Workplace Design in the Digital Age

Lead Research Organisation: University College London
Department Name: Anthropology


I have not been asked to submit a full research proposal, the broad area of study has already been
defined - "Workplace Design in the Digital Age". Instead see below for thoughts regarding three
areas of the industry I am particularly interested in, which I would further discuss with the
supervisors from both UCL and AECOM prior to developing one (or indeed another idea altogether)
Firstly I am interested in the growing take-up of wearable technologies, and the notion of the
'biological CV'. This is the idea that in high-stress industries, wearable technologies may become
increasingly accepted, with real-time tracking of workers biological data allowing managers to be
aware of who is struggling beneath the surface. Think bankers on the trading floor, surgeons or
pilots. There is both an interest here in the area of wellbeing in the workplace (giving people breaks
when they need them), and in risk-prevention (blocking a traders account when he/she is
experiencing high stress levels, and is therefore are more likely to act irrationally). This could lead to
job applicants in these areas presenting interviewers with a biological rather than academic CV.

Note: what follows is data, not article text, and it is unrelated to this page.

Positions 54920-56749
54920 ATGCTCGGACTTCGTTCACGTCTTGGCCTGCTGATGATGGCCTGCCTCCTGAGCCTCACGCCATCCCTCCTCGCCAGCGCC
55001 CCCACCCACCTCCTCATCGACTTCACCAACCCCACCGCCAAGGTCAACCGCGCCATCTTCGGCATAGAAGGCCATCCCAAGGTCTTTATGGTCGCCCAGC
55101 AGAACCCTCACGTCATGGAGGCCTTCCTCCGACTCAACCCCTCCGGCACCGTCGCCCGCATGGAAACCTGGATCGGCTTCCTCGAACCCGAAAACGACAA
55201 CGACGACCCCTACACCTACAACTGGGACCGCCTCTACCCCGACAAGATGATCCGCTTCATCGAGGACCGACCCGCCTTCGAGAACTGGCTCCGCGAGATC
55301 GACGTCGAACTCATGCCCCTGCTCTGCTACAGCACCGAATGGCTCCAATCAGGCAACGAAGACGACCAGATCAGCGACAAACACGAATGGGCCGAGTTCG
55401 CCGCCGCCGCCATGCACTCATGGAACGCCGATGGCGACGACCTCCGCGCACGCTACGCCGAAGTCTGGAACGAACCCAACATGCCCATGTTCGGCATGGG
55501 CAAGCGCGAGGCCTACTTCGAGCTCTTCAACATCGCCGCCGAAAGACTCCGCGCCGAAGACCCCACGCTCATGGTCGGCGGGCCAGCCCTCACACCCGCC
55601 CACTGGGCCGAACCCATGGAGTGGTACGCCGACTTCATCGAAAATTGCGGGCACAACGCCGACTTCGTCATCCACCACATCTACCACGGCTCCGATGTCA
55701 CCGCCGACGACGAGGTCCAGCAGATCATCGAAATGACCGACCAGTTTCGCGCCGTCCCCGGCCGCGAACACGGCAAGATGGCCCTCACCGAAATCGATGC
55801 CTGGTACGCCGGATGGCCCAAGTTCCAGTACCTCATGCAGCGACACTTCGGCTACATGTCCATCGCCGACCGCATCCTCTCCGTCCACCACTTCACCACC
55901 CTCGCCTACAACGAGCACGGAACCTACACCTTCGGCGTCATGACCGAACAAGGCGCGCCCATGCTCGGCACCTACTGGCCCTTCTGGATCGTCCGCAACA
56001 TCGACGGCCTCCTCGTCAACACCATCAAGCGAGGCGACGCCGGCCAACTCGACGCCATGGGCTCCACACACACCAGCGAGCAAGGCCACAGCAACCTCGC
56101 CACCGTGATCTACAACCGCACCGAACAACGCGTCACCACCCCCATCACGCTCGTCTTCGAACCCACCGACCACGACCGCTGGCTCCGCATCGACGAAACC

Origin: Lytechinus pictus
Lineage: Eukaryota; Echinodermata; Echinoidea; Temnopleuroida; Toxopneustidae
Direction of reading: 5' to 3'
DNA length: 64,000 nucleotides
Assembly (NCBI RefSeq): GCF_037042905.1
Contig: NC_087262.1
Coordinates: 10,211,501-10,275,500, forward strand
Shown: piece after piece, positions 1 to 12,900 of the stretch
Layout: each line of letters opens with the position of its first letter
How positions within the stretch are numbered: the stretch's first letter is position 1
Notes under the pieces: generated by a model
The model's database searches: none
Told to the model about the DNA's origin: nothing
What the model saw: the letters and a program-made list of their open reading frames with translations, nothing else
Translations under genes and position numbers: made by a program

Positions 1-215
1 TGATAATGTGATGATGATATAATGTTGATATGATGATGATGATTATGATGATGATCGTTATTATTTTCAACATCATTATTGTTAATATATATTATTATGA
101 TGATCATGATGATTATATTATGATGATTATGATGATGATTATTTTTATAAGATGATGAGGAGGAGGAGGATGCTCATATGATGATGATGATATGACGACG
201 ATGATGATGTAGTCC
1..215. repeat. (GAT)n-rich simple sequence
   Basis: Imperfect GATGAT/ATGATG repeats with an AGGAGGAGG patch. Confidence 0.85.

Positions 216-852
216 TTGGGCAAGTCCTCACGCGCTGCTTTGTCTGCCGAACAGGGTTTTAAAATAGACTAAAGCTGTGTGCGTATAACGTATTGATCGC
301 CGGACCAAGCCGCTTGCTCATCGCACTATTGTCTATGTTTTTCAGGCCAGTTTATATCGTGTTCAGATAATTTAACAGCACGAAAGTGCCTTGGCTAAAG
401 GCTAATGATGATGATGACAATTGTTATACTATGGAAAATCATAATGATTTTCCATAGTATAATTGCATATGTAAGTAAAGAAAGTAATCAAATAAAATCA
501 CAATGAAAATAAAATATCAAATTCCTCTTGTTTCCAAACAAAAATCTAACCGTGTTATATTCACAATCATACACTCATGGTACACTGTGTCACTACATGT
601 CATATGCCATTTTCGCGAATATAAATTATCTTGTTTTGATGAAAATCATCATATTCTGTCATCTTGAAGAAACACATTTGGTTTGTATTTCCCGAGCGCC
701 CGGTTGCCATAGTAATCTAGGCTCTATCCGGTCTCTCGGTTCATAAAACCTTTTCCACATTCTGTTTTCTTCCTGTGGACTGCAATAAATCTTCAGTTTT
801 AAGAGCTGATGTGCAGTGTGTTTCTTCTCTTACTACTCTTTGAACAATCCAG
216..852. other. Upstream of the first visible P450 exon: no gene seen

Secondly, during my time at AECOM I submitted a reasonably successful idea for the companies
'Global Challenge'. This was suggesting that large corporates such as AECOM should bring the
structure of the 'gig economy' inside, with the creation of an app allowing a colleague with the
necessary skills to offer their help to a colleague in need anywhere across the globe, in any
department. The idea being that a graphic designer with some time on their hands in Sydney could
lend a hand jazzing up a presentation for an accountant in Madrid, or a fire engineer in New York
could translate a report for a consultant in Abu Dhabi. I am interested therefore in how companies
can use apps and social media to use their workforces' full skillsets, and forge collaboration on the
level of the individual.
Thirdly, with growing numbers of people working remotely, collaborating with their teams and
clients virtually, I am interested in what this means about trust. Across the world their seems to be a
growing trend of people suspicious of what they read online, from 'fake news', to comments made
by bots, to identity theft, and a growing tendency for people to place less trust on what they don't
see with their own eyes. What does this mean then for remote collaboration, and what effect does
email and instant messenger technologies have on developing networks of trust across a


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